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A Global Collaboration to Chart the Future of Urban Mobility

MIT teams up with three universities in Singapore to develop smart, sustainable urban transportation solutions
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The Massachusetts Institute of Technology and the National Research Foundation of Singapore today announced the launch of a project to develop new models and tools for the planning, design, and operation of future urban transportation. Aimed at making urban transportation systems more environmentally sustainable — first in Singapore, and ultimately on a global scale — these new models will be developed and deployed by nearly 60 researchers from four academic institutions.

The five-year project will be led by Amedeo Odoni, Professor of Aeronautics and Astronautics and of Civil and Environmental Engineering, and engage some 30 other faculty and researchers from the School of Engineering, the Sloan School of Management, and the School of Architecture and Planning at MIT. Assisting their efforts will be approximately 25 faculty members from the National University of Singapore, Nanyang Technological University, and the Singapore Management University. This project will be a significant increase in the scale of transportation-related research conducted by MIT faculty and students.

"Collaboration on this scale is remarkable-and absolutely necessary if we are going to address an issue as complex as urban transportation and mobility," says Subra Suresh, Dean of Engineering and Vannevar Bush Professor of Engineering at MIT. "When addressing issues today, especially those affecting the climate, it is not sufficient to take complex problems apart and merely investigate incremental improvements to their components," he says. "This project will leave the challenges of transportation intact and try to address them all simultaneously. This new project will also benefit enormously from the Transportation@MIT initiative and Engineering School-wide faculty searches we launched earlier this year to create new opportunities to address major transportation challenges of this century."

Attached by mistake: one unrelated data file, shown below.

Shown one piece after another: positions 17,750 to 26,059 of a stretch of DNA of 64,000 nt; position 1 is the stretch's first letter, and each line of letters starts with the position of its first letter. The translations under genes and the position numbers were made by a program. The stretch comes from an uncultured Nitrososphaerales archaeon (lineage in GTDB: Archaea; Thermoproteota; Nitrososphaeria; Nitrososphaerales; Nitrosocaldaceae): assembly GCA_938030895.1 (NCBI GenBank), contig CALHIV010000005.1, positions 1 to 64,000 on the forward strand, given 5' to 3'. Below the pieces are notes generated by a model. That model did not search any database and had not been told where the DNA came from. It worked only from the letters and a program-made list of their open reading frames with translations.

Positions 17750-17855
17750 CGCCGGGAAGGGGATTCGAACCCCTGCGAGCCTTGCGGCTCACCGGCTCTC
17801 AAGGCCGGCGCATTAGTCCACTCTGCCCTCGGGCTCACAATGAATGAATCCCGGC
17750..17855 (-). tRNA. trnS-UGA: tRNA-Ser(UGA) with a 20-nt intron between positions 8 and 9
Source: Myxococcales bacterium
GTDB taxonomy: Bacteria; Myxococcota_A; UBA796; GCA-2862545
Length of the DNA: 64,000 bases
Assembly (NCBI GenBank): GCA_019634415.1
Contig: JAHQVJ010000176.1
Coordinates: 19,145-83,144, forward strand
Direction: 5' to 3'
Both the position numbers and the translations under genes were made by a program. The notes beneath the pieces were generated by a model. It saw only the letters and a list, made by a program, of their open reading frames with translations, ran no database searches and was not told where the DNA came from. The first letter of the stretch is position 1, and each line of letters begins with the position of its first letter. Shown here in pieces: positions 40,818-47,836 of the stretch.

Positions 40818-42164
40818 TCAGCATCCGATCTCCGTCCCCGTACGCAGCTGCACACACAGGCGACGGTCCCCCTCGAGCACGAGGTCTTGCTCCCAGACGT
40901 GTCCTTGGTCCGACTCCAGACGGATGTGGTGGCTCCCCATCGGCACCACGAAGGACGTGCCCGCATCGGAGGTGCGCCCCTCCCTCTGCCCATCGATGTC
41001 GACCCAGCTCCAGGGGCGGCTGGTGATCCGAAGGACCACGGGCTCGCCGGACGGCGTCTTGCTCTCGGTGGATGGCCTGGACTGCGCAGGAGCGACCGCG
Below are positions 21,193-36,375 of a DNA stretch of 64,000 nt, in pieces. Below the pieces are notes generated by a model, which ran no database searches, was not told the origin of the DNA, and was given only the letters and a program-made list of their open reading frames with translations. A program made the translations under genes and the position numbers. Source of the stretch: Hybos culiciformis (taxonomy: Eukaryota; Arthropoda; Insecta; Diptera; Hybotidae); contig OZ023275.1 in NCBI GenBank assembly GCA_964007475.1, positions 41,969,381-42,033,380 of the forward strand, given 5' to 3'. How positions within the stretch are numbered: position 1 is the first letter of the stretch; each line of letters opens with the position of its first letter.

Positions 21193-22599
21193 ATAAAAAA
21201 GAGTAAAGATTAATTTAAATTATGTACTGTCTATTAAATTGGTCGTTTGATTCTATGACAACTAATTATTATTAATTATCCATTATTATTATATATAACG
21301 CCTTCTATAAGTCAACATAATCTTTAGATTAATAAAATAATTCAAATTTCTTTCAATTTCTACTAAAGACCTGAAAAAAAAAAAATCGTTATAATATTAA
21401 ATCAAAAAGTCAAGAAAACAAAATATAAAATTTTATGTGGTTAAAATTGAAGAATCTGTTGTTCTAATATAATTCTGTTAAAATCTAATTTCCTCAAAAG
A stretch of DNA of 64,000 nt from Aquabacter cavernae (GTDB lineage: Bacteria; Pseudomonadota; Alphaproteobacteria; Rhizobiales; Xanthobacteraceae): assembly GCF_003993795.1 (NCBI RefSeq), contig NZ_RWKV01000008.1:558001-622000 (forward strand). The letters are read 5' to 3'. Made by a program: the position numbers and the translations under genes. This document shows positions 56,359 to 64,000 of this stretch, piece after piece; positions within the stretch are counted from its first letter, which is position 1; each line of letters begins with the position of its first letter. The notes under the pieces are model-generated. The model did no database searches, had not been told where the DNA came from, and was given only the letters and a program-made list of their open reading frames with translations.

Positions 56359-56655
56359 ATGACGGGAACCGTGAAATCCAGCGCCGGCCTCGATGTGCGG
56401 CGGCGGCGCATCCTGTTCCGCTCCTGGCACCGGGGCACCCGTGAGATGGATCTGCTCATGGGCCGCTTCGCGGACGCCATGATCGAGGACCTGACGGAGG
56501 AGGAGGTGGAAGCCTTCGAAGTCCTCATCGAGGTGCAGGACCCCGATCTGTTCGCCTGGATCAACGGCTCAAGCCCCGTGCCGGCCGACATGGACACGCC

At the heart of the Singapore project is SimMobility, a simulation platform with an integrated model of human and commercial activities, land use, transportation, environmental impacts, and energy use. This simulation will be linked with a range of networked computing and control technology-enabled mobility innovations. The project's researchers plan to use the data generated by these devices, and a range of new analytical tools that harness real-time information and management systems, to design and evaluate new mobility solutions for urban settings in and beyond Singapore.

"The central theme of this project is straightforward and ambitious," says Odoni. "Can we bring together the extraordinary recent advances in information technology and transportation science and increase the capacity and efficiency of urban transportation systems to provide high-quality service to urban travelers? And can we, at the same time, ensure a sustainable and livable environment?"

In addition to being one of the most technologically advanced nations in the world, Singapore already has a robust urban transportation system, as well as one of the world's most complete suites of sustainable mobility policies, regulations, and practices. "Singapore is an ideal location to test some of these ideas," says Professor Cynthia Barnhart, an operations researcher and one of the organizers of the project.

"When we launched the Transportation@MIT initiative last spring, we knew we could bring people from different departments and backgrounds together around ideas," Barnhart says. "Now, we will work together to create mobility innovations that improve productivity of our transportation infrastructure, reduce the associated environmental and energy impacts, and enhance the transportation experiences for the traveling public." Barnhart, the School of Engineering's Associate Dean for Academic Affairs, is the faculty director of Transportation@MIT and a Professor of Civil and Environmental Engineering and Engineering Systems. Other key faculty participants are Professors Moshe Ben-Akiva (CEE), Emilio Frazzoli (Aero/Astro), Patrick Jaillet (CEE), Li-Shiuan Peh (EECS), Carlo Ratti (DUSP), and Christopher Zegras (DUSP).

"Achieving a sustainable urban transportation system is a major challenge faced by many cities, including Singapore," says Dr. Francis Yeoh, Chief Executive Officer of the Singapore National Research Foundation. "We have invested greatly over the years in our infrastructure for land transportation. We are hopeful that the results from this collaborative research project with MIT would help us improve the productivity of our infrastructure significantly and establish Singapore as a pioneer and leader in sustainable urban transportation."

The Future of Urban Mobility team is the fourth interdisciplinary research group in the Singapore-MIT Alliance for Research and Technology Centre, or SMART Centre. The first three groups are in biosystems and micromechanics, environmental sensing and modeling, and infectious diseases. SMART is MIT's largest international research endeavor and the first research center of its kind located outside Cambridge, Mass. Rohan Abeyaratne, the Quentin Berg Professor of Mechanics in the Department of Mechanical Engineering, is the current director of the SMART Center.

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